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POCATELLO, IDAHO — The name of an Idaho airman murdered by Austrian Nazis in 1944 is remembered on a memorial to victims of the National Socialists in that country.
The Idaho State Journal reports Sgt. William James McCurdy’s name is on a memorial in Austria’s Drau Valley. McCurdy, from Pocatello, was shot by Austrian militia members after parachuting from a damaged B-17 bomber in November 1944. According to reports, he was approaching the two Austrians with hands raised in surrender when he was gunned down.
Idaho State University philosophy teacher William “Bill” James McCurdy, the dead airman’s nephew and namesake, recently received a phone call from an Austrian historian, one of the most emotional phone conversations of his life, about the memorial and his uncle’s prominent place on it.
“It was like a ghost from the past,” Bill McCurdy told the newspaper.
Sgt. William James McCurdy, a flight engineer stationed with a crew at a base on Italy’s Adriatic Coast, had once played bass violin for his high school and a local band, Gene Burton’s Big Band. According to the family’s story, passed down from generation to generation, he was just a couple flights shy of reaching the magic 50-mission mark that would have allowed him to be removed from front-line action.
But on Nov. 16, 1944, as his plane flew southward following a raid on Munich just over the border in Germany, the entire seven-member crew was forced to bail out. Six survived the war as prisoners; the story of what happened to McCurdy is contained in the 2012 book, “From Memory into Remembrance,” by the Austrian historians Anita Profunser and Peter Pirker.
Two Austrian militia members, Anton Taurer and Franz Wilker, had been ordered “whatever had fallen out of the heavens should be returned to the heavens.” They shot McCurdy in the stomach just as he’d been bundling up his parachute. He died minutes later.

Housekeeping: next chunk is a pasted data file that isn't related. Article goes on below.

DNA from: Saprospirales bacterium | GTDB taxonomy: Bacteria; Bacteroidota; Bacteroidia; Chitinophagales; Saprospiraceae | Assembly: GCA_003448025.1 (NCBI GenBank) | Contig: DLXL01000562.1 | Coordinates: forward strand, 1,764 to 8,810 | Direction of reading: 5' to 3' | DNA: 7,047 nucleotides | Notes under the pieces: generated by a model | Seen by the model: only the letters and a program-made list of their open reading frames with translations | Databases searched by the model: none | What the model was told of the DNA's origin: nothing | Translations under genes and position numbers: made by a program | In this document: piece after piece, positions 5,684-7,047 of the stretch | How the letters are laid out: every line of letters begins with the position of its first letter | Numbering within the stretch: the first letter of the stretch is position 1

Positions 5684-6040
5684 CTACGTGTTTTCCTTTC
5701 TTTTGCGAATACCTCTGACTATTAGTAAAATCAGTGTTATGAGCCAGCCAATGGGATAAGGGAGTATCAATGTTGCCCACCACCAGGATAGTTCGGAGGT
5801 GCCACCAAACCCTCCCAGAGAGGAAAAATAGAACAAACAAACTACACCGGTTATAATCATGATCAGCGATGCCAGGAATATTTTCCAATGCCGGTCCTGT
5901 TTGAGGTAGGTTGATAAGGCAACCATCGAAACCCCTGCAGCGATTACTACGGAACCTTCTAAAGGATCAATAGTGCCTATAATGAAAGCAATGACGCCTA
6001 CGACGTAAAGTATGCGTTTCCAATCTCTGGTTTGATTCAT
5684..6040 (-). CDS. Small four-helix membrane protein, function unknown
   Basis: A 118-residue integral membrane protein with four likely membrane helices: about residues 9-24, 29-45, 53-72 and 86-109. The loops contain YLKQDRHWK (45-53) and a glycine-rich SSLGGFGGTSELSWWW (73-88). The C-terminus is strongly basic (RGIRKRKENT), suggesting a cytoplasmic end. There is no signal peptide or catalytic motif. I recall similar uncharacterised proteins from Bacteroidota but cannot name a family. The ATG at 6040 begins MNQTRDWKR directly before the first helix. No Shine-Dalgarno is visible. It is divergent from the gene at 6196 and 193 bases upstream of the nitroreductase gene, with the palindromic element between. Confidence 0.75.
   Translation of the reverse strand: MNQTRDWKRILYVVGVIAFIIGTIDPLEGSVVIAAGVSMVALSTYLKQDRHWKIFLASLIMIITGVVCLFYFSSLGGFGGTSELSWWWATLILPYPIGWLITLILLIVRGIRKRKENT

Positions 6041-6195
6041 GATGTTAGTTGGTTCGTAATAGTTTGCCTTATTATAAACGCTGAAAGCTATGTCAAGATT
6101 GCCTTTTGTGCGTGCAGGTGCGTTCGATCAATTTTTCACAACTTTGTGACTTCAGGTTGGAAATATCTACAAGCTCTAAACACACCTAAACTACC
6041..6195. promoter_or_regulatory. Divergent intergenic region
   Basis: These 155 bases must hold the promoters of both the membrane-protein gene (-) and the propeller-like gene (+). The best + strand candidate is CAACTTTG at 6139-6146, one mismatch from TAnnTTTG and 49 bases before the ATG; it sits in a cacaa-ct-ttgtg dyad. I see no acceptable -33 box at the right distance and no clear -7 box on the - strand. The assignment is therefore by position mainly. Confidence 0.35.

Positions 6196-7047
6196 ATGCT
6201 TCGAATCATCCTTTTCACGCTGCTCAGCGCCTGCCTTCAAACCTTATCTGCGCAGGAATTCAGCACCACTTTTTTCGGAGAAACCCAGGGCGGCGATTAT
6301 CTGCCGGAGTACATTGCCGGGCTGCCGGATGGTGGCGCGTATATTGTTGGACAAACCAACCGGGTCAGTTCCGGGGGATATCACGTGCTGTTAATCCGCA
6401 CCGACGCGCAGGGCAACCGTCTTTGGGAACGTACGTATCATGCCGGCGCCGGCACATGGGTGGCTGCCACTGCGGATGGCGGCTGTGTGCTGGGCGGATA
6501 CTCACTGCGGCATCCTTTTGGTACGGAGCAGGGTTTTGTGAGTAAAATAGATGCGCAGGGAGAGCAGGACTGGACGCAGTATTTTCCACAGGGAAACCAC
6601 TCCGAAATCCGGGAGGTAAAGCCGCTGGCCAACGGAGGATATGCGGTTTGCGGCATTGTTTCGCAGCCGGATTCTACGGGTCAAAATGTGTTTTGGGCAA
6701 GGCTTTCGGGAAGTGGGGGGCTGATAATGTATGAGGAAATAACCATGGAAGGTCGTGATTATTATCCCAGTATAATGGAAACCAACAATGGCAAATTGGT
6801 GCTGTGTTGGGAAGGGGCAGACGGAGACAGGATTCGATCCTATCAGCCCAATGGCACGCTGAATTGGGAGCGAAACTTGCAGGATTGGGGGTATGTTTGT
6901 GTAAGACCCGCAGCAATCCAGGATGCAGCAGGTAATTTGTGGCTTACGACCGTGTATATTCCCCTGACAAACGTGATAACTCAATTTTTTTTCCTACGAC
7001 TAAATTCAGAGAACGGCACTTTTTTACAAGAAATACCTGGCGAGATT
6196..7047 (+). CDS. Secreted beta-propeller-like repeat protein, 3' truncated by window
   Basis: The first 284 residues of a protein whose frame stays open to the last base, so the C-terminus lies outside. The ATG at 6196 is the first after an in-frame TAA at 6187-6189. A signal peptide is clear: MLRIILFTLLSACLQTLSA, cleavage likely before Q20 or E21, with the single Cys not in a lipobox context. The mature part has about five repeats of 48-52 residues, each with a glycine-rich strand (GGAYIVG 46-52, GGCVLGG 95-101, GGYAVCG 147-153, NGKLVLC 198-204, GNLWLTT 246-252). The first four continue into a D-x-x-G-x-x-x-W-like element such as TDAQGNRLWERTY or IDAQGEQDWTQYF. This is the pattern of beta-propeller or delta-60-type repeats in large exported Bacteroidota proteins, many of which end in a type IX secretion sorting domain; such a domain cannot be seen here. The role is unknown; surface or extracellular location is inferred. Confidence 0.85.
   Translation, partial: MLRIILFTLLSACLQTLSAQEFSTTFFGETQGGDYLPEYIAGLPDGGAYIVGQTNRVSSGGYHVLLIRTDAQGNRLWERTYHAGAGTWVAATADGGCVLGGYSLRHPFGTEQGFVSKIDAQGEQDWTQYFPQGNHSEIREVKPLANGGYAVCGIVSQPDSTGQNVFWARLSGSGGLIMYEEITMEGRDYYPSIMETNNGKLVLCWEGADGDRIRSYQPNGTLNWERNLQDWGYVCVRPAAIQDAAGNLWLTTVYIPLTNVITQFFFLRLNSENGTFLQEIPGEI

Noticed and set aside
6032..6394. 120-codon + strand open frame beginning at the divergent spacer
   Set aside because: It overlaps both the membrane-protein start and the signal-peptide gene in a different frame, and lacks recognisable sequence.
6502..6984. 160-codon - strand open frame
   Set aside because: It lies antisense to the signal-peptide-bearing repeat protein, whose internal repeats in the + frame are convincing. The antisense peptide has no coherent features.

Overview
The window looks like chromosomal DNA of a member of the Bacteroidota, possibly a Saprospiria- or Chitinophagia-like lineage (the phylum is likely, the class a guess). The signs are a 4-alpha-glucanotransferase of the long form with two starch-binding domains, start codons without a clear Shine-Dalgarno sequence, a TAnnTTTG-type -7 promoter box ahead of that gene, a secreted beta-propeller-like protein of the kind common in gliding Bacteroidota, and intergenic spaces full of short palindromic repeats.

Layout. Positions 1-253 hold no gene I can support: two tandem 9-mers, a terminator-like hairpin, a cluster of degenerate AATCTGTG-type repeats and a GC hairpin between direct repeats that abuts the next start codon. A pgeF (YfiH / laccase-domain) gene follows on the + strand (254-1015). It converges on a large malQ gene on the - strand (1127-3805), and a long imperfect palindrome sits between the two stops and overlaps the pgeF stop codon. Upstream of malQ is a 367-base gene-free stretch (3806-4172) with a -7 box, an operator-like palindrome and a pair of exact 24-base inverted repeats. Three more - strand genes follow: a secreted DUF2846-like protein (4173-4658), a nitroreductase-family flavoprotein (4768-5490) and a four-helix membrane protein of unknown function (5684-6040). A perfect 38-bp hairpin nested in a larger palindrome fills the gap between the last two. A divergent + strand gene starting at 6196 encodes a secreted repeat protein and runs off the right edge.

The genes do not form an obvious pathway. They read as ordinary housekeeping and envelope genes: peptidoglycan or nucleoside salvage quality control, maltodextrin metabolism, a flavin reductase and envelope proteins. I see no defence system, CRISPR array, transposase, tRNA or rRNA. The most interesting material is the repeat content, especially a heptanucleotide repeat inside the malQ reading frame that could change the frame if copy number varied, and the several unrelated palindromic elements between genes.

Transcripts from the war crimes trial of Taurer and Wilker spell out that bleak moment on the wintry field in Austria.
“At the time of the shot, the American was facing the accused with is arms raised in surrender,” the trial record states of the proceedings in which the two men were convicted of murder and sentenced to life in prison. Only a few years later, the sentence was reduced and the men were freed, according to the book.
“My grandmother grieved pretty hard,” Bill McCurdy recalls. “She had already lost two sons — one was stillborn and the other died at nine months.”
McCurdy’s body was originally buried in the Drau Valley, near where he was killed. He would be listed as missing in action until 1946 when his father and mother received word his remains had been recovered and buried at a U.S. military cemetery in France.
Now, Bill McCurdy is hoping to make a trip to the Drau Valley, possibly next year, to visit the memorial, which includes small drawers for visitors to leave items of remembrance.
He plans to deposit these lines from a funeral speech given by Pericles, the Athenian leader, following the first battles of the Peloponnesian war:
“For heroes have the whole earth for their tomb; and in lands far from their own, where the column with its epitaph declares it, there is enshrined in every breast a record unwritten with no tablet to preserve it, except that of the heart.”